Survey: Do You Even Want to Develop Apps for Voice-First Digital Assistants?

Digital assistants such as Amazon’s Alexa or Apple’s Siri are fairly ubiquitous in 2019. Even Google’s unnamed “Assistant” has a voice and a presence in your home. They’re neat. And handy. But do you care about them professionally?

Amazon is far and away the ‘winner’ in this space; it’s made Alexa available to just about every manufacturer with a connected home gadget. It’s a handy way to ensure the home is laced with microphones dedicated to one digital assistant… but to whose benefit?

Amazon won’t tell us which Alexa skills (the categories it places Alexa apps into) pay developers the best. The only thing Amazon says is payment is based on users accessing an app, as well as its designated skill category. A recent study shows almost half of Alexa users don’t bother to search for apps at all, instead relying on the imagined use-cases Amazon has dreamed up (such as music playback or answering silly questions).

The Google Assistant is more reliant on the web; specifically, Google’s world-class search engine. It’s the differentiating factor from Alexa, and its broader scope of home devices opens up more possibilities. You can have Google Assistant scroll through a recipe as you make it, for instance. It offers over one million actions that users can take, and spans across home and mobile devices.

Apple one-ups Google with Siri Shortcuts, which allows users to string together their own ‘scenes’ via an iOS app. Shortcuts are also available to developers who want to weave them into their own apps, and Apple made the prescient move of allowing users to designate their favorite phrase to trigger a Siri Shortcut via voice actions. It’s about as personal as you can get, but Siri and Siri Shortcuts are limited to Apple’s ecosystem. Apple opens up third-party devices to its HomeKit framework, but not direct utilization of Siri in the same way that competitors do.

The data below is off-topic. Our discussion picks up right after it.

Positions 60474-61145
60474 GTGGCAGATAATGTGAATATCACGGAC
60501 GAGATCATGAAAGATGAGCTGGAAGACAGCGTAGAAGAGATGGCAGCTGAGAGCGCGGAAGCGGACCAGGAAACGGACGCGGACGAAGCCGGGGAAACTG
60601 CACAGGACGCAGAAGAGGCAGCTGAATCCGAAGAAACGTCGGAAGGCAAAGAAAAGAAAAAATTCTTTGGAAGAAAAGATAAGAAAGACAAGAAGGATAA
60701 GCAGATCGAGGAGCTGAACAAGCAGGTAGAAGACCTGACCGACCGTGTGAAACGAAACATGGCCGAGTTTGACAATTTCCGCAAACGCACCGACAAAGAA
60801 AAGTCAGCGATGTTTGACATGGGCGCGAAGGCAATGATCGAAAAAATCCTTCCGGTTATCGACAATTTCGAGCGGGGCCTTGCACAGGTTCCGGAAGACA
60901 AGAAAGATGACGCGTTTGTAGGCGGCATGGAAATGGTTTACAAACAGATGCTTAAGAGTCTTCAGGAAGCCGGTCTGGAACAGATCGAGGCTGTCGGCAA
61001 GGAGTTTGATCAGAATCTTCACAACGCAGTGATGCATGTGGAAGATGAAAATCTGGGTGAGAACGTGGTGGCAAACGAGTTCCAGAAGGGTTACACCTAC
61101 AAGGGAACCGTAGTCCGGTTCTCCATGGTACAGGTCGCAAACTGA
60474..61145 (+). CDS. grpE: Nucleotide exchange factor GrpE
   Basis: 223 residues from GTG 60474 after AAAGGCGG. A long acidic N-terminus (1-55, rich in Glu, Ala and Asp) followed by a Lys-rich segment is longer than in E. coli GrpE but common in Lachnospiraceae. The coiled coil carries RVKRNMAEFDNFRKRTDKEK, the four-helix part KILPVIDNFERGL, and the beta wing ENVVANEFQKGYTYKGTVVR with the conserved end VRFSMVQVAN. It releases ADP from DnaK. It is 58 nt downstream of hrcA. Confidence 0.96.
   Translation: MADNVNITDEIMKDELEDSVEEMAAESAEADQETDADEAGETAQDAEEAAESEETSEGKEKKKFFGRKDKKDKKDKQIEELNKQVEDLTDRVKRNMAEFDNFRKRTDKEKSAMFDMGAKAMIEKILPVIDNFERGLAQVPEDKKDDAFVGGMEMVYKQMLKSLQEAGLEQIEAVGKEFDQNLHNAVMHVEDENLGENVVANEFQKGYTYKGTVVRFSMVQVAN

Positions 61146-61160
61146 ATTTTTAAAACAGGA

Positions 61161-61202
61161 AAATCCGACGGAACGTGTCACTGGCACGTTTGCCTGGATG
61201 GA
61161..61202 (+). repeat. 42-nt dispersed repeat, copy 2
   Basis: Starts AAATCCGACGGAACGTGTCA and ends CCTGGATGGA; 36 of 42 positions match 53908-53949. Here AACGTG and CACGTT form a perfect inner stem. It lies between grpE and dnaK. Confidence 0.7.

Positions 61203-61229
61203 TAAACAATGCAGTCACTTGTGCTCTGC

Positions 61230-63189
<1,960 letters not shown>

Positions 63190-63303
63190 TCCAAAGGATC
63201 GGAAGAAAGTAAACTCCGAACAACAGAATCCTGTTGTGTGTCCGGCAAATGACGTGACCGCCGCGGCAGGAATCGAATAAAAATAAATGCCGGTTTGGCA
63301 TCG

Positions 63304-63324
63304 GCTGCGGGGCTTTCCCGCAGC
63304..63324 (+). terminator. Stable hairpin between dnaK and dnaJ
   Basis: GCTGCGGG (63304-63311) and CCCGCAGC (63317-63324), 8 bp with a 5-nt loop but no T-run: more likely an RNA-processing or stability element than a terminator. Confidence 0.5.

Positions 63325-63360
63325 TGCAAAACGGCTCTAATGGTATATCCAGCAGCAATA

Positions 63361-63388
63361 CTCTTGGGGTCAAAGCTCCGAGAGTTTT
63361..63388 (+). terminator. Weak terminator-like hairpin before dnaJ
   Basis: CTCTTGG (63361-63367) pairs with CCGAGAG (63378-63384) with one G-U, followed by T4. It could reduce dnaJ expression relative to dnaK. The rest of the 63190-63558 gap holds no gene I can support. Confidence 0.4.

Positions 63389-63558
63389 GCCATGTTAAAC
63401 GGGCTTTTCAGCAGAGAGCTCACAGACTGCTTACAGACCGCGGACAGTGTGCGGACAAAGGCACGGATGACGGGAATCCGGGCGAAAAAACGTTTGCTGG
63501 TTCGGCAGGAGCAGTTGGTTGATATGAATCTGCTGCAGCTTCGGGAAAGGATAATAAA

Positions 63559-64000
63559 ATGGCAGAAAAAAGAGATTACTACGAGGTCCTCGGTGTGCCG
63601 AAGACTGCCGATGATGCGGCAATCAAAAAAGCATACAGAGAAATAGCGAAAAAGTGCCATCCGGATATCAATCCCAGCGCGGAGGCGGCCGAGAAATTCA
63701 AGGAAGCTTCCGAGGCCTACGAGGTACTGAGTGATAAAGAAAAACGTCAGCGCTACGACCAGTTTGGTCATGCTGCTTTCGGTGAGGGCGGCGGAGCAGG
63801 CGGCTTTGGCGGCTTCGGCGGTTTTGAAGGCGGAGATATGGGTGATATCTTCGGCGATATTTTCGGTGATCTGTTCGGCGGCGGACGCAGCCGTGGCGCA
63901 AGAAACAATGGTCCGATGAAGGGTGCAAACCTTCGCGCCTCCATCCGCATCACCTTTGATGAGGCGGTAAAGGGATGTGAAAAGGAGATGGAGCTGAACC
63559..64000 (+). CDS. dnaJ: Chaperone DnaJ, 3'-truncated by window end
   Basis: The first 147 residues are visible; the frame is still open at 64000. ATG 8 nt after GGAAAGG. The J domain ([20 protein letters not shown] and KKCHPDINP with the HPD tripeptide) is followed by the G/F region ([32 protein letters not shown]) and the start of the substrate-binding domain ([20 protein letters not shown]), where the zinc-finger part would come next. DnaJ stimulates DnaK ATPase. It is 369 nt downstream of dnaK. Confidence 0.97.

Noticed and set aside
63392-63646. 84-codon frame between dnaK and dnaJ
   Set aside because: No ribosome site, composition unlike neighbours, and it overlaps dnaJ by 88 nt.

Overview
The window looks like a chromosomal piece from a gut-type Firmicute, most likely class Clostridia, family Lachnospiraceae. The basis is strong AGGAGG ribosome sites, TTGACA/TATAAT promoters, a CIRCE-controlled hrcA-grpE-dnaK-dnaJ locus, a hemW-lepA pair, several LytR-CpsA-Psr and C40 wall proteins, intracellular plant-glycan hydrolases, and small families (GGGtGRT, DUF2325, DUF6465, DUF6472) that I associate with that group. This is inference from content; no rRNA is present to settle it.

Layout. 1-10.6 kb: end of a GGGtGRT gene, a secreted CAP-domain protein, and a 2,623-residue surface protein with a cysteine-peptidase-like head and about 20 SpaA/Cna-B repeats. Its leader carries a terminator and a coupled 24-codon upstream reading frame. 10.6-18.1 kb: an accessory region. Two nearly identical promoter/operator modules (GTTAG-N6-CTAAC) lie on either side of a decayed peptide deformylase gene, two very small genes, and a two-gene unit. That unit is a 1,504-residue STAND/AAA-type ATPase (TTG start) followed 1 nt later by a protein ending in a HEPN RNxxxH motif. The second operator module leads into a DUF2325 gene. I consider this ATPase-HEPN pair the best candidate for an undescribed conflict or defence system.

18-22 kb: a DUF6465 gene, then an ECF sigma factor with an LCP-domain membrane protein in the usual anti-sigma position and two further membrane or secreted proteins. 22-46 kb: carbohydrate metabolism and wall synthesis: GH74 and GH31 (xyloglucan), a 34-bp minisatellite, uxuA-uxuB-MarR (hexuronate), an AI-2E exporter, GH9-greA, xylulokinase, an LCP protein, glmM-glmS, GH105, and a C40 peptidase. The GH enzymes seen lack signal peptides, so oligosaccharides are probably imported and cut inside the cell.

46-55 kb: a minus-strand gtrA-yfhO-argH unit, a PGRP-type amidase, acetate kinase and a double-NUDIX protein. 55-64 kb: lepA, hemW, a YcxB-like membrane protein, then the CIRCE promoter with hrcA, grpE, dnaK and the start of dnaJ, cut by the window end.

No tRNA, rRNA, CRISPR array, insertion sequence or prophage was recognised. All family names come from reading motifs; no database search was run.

We’d be remiss not to mention Cortana, though its existing use seems pigeonholed to enterprise as a Windows assistant. Though consumer-facing Cortana devices exist, it seems to be angled more as… Clippy v2.0.

All these digital assistants are great, but are they good for developers? As we enter Spring, and big tech companies such as Google and Apple hold their annual developer conferences, we expect to hear about their various digital assistants. Maybe they’ll have more capabilities, or a new voice. Perhaps their artificial intelligence will be improved.

But we’ll really be watching for new tools for accessing these bots. We’re also curious if you care about these latest developments.

Our survey below is positioned uniquely for those who are interested in digital assistants, and those who are already working with them. As always, your answers are anonymous, and we’ll be publishing results in a future Insights article, so stay tuned!